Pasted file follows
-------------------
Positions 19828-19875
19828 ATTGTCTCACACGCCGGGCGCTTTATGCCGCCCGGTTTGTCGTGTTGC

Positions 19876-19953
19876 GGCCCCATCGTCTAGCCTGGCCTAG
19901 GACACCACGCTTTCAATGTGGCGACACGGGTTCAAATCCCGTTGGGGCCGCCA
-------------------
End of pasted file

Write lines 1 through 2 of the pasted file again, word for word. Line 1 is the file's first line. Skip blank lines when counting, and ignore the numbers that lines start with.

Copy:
Positions 19828-19875
19828 ATTGTCTCACACGCCGGGCGCTTTATGCCGCCCGGTTTGTCGTGTTGC